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MCPS Districtwide Boundary Analysis Sign-On Letter
February XXX, 2020
Ms. Shebra Evans,
President, The Montgomery County Board of Education
Dr. Jack Smith, Superintendent, Montgomery County Public Schools
850 Hungerford Drive
Rockville, Maryland, 20850
Dear Ms. Evans and Dr. Smith:
As community members, students, and parents around Montgomery County, we write to express our strong support for the MCPS Districtwide Boundary Analysis. We wish to thank you for holding an open process with multiple public meetings and also express our hope that this will be the first step in sparking honest discussions that result in meaningful and long-overdue changes.
As you know, the last countywide boundary change happened in the 1980s, when MCPS closed more than 60 schools as enrollment dropped to about 90,000 and the county population was about 600,000. Today, the population is 1.2 million and growing. School enrollment has surged to about 166,000, while boundaries remain largely unchanged.
A school system with a growing population and serious crowding issues should not simultaneously have schools operating at well below capacity. But in recent years, boundaries have only been changed when new schools opened. As a result, some schools are at more than 150 percent of capacity with up to 14 portable classrooms at a single school, even when there is space at nearby schools.
This status quo is unacceptable. It results in many families being farther away from their children’s schools than they should be: Among non-magnet students, 37% of elementary students, 45% of middle school students and 38% of high school students do not attend the closest school, according to MCPS data.
A systematic boundary assessment is fiscally responsible. We simply do not have the wherewithal to avoid this study, as the impact of avoiding a system-wide boundary assessment for more than 30 years has been a poor use of taxpayer dollars. MCPS houses 10,000 students in more than 400 portables, at a cost of $5 million per year. At the same time, MCPS has a $790 million backlog of systemwide repair and maintenance needs. Other school districts, such as neighboring Howard County, Fairfax County, and Baltimore County have performed boundary analyses as a matter of fiscal responsibility.
In addition to being good stewards of taxpayer money, MCPS also has the responsibility to address the racial and socioeconomic disparities in our system. Elected officials and school administrators must strive to equalize racial and economic disparities in our schools, consistent with the County’s new racial equity approach to address widespread inequities. We believe MCPS should study reasonable ways to do so without unreasonably lengthening bus commutes for students, and find opportunities to shorten bus commutes when possible. Concentrated school poverty hurts students and can undermine students of color specifically. As noted in the recent Montgomery County Office of Legislative Oversight report, African-American and Hispanic students are concentrated in the highest-poverty schools at MCPS.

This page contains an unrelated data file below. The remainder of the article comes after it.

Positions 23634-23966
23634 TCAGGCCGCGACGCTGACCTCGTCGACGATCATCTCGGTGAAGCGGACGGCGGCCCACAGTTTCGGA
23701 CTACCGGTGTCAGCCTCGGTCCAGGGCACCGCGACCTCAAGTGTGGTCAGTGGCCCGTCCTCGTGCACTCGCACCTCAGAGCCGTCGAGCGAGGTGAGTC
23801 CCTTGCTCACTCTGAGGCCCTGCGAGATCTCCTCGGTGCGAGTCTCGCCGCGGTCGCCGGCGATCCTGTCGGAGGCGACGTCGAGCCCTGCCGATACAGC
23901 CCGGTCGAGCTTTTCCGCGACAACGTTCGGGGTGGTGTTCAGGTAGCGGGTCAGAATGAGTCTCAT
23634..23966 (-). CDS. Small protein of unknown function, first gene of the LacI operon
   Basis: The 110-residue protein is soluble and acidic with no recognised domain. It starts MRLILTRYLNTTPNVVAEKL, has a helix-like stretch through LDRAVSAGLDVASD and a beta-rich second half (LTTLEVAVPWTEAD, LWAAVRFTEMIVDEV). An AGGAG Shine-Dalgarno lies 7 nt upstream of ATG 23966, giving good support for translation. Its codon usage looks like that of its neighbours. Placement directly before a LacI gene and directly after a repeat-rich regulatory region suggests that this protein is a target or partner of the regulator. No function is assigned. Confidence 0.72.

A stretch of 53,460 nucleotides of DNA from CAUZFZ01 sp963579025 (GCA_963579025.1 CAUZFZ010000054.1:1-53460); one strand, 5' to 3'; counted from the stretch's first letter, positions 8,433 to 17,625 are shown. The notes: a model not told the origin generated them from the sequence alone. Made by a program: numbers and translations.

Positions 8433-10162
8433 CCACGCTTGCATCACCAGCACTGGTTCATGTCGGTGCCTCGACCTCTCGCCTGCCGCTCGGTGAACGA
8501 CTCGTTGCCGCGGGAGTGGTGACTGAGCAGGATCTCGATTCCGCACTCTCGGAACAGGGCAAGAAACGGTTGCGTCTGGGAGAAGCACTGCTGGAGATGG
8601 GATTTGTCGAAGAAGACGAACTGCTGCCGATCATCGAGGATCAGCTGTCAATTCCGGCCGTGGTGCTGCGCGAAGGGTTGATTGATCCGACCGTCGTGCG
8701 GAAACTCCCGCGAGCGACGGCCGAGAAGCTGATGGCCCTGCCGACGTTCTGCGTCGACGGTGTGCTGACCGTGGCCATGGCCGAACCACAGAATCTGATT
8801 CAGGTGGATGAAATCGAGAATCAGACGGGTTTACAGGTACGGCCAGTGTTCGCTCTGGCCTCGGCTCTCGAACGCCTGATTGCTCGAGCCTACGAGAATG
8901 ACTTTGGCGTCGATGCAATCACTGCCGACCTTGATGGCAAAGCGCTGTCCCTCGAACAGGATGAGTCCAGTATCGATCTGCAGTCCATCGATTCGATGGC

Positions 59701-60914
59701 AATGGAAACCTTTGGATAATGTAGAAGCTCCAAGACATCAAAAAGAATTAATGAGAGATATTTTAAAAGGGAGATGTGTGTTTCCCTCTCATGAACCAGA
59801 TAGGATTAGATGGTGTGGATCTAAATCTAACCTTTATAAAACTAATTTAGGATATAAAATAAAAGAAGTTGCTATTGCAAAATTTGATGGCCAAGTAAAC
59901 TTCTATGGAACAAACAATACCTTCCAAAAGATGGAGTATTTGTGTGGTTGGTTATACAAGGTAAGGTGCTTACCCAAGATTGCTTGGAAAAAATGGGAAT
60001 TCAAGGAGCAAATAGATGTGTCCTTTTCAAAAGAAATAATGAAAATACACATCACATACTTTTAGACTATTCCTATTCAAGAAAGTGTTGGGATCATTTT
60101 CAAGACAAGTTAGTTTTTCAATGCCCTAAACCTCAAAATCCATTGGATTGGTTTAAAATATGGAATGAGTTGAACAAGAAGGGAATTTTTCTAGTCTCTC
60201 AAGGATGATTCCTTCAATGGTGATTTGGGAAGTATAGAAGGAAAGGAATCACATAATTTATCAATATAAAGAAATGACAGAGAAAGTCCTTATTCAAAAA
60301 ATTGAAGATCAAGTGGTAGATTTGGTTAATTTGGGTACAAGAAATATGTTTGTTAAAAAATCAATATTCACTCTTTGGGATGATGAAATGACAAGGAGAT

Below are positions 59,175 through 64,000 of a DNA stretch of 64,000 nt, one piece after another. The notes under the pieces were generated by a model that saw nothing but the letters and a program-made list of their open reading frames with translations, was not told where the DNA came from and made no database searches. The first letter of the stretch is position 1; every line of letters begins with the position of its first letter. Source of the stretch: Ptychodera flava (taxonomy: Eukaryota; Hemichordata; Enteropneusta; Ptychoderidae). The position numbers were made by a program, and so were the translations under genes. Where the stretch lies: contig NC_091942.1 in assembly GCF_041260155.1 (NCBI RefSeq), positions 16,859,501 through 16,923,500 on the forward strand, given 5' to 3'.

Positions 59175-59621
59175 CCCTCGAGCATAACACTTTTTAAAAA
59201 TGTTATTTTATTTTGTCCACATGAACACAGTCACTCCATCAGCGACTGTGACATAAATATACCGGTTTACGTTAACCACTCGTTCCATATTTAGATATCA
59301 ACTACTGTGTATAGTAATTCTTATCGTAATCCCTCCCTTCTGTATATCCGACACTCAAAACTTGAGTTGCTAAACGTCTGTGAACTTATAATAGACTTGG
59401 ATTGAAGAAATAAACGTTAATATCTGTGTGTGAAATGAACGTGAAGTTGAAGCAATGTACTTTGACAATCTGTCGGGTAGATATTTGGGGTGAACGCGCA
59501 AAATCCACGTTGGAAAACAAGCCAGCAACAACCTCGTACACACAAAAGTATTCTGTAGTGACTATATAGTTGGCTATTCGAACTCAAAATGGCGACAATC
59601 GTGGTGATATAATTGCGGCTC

Among MCPS students, there has been widespread concern about growing segregation and inequities from both low and higher poverty schools students. Diverse schools and classrooms benefit all kids, not just those students of color or impacted by poverty. As MoCo Students for Change has written: “Montgomery County Public Schools are becoming increasingly segregated by socio-economic class. De-facto segregation is the new norm in our county. The stunning disparities of demographics in our schools are reminiscent of what America's schools looked liked in the 1960's, during the peak of racial segregation in our country.”
However, we agree with your emphasis that demographics are only one of several factors that MCPS is considering in this process. Creating schools that are as diverse as possible, close to homes, and not overcrowded should not be mutually exclusive goals.
We think it would be worthwhile to explore a regular periodic process of boundary review and adjustment. A process of periodic boundary changes, possibly in the hands of an independent commission, would allow iterative adjustments to attendance boundaries so the need for change does not build up for decades and require more difficult adjustments.
Fostering change is often difficult, particularly when it involves our children. Fear of change is natural. But as elected and appointed officials, your job is to not be swayed by the loudest, the angriest or the most persistent voices. Instead, you must ensure that the interests of all students, and generations of students to come, is the first priority.
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